1. Is the learning self-directed?
Montessori teachers do not teach.They are facilitators in the classic sense of that word. Dr. Montessori believed that children are capable of discovery and it is that thrill of discovery which leads to all sorts of creative enterprise. Observe a class. If you see a teacher pouring information in the children's heads, it probably isn't a real Montessori school.
2. Are the children passive or active in their learning?
Montessori children don't watch videos about math. They touch, hold and feel the numbers. They play with them. The numbers take on life and meaning of their own in the child's mind. If you see a teacher teaching and children merely watching, it probably isn't a real Montessori school.
3. Are there several age groups in the classroom?
One of Dr. Montessori tenets was that younger children learn by following the example of older ones. Consequently you will not find the traditional grade classifications in a Montessori school. If you are shown a first grade class, it probably isn't a real Montessori school.
4. Is there a strong cultural emphasis?
The cement which binds all of Dr. Montessori's work together is the notion that children must make the world a better place when they become adults. World peace was her cherished goal. Montessori maps should be in evidence as children learn from the earliest age that there is a world outside their school walls. If you don't see a strong cultural emphasis, it probably isn't a real Montessori school.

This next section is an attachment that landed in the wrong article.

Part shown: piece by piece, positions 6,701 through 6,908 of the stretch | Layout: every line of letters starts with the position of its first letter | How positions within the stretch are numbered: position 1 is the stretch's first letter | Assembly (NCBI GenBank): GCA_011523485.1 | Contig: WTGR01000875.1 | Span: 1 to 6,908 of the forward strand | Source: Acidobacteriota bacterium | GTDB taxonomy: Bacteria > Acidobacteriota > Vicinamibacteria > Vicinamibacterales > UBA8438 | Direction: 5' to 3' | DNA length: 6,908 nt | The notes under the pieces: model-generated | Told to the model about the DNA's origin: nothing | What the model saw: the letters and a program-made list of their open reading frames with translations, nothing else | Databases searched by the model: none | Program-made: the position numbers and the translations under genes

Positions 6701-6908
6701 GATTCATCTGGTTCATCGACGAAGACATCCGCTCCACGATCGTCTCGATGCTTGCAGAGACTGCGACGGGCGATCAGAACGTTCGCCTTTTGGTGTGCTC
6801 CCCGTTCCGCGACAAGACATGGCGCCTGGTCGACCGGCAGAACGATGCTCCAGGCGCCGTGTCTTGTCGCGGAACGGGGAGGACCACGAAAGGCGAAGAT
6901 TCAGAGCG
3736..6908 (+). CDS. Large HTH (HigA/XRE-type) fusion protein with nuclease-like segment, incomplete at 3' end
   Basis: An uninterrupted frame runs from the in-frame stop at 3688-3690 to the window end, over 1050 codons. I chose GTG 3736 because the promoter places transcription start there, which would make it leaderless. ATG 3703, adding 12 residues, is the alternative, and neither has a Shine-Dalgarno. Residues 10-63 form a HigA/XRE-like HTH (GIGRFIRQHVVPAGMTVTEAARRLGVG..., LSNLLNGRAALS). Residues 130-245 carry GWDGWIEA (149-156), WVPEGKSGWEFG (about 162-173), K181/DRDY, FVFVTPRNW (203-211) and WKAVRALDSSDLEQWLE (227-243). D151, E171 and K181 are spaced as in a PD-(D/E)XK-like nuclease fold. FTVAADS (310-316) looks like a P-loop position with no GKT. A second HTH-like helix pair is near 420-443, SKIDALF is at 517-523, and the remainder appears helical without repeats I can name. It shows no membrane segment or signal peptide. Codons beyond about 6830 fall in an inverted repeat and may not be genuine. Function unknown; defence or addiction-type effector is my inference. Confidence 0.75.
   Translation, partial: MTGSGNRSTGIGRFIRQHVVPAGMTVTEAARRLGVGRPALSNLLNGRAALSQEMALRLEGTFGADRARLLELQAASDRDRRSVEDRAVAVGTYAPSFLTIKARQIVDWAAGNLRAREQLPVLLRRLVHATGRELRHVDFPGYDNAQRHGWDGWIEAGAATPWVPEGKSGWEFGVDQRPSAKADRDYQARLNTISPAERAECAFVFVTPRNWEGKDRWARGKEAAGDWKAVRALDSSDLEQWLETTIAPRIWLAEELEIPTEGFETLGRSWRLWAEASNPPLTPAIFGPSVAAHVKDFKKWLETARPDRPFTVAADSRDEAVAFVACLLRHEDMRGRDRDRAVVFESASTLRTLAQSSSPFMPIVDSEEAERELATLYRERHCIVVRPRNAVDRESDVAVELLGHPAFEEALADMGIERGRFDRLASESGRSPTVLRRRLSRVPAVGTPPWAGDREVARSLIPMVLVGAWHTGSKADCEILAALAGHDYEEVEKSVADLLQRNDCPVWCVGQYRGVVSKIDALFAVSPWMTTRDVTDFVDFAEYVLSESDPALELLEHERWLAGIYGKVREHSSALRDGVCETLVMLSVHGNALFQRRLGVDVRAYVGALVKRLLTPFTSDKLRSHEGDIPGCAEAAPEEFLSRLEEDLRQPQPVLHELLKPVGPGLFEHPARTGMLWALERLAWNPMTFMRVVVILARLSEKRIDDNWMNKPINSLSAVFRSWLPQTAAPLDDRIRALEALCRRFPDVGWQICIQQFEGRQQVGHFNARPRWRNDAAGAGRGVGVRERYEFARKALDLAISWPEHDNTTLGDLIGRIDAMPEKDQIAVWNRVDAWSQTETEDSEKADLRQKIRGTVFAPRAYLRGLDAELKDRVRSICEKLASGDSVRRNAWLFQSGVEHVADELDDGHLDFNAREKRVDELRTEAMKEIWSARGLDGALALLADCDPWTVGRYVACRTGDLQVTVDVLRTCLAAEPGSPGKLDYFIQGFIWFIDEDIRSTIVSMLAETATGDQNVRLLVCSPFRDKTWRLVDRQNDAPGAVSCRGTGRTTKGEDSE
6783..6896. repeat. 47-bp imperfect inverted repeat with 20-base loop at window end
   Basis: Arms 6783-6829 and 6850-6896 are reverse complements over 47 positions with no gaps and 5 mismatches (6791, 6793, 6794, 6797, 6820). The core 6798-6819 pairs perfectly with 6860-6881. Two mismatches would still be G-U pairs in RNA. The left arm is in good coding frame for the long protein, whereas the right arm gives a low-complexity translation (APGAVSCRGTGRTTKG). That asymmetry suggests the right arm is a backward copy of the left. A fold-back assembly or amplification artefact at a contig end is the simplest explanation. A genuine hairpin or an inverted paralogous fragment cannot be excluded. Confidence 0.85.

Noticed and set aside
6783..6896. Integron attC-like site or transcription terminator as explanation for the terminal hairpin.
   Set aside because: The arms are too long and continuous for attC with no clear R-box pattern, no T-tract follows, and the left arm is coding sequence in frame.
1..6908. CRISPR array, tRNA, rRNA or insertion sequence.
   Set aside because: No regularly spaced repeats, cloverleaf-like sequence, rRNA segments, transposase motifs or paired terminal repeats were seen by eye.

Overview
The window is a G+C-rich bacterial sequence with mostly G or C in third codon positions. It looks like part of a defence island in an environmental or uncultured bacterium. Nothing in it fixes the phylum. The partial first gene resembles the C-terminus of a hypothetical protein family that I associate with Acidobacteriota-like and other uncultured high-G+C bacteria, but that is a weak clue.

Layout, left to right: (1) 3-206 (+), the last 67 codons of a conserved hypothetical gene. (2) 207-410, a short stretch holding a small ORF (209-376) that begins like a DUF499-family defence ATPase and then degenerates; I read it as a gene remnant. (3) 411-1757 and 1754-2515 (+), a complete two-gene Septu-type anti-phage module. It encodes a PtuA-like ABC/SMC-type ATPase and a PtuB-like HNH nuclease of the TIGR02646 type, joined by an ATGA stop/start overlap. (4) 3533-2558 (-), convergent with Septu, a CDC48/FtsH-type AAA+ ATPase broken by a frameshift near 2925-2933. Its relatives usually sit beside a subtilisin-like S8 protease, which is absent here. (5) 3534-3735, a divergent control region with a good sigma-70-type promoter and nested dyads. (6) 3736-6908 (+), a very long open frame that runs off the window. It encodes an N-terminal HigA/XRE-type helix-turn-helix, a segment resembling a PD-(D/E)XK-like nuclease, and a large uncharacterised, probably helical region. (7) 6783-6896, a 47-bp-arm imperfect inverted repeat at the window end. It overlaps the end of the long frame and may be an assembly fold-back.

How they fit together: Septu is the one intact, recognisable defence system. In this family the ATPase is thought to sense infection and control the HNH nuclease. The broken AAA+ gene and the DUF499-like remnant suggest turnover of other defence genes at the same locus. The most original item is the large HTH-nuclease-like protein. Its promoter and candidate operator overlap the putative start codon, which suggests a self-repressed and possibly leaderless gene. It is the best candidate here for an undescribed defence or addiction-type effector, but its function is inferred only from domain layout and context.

5. Is the school a member of the American Montessori Society?
Of the approximately 8,000 Montessori schools in the U.S. only 1,100 are members of the AMS. While membership in AMS is no guarantee as to the quality of the education a particular member school offers, it does hold the school accountable to the Society's Code of Ethics and principles of membership which the AMS stands for. Finally be sure to ask if the teachers are credentialed by the American Montessori Society.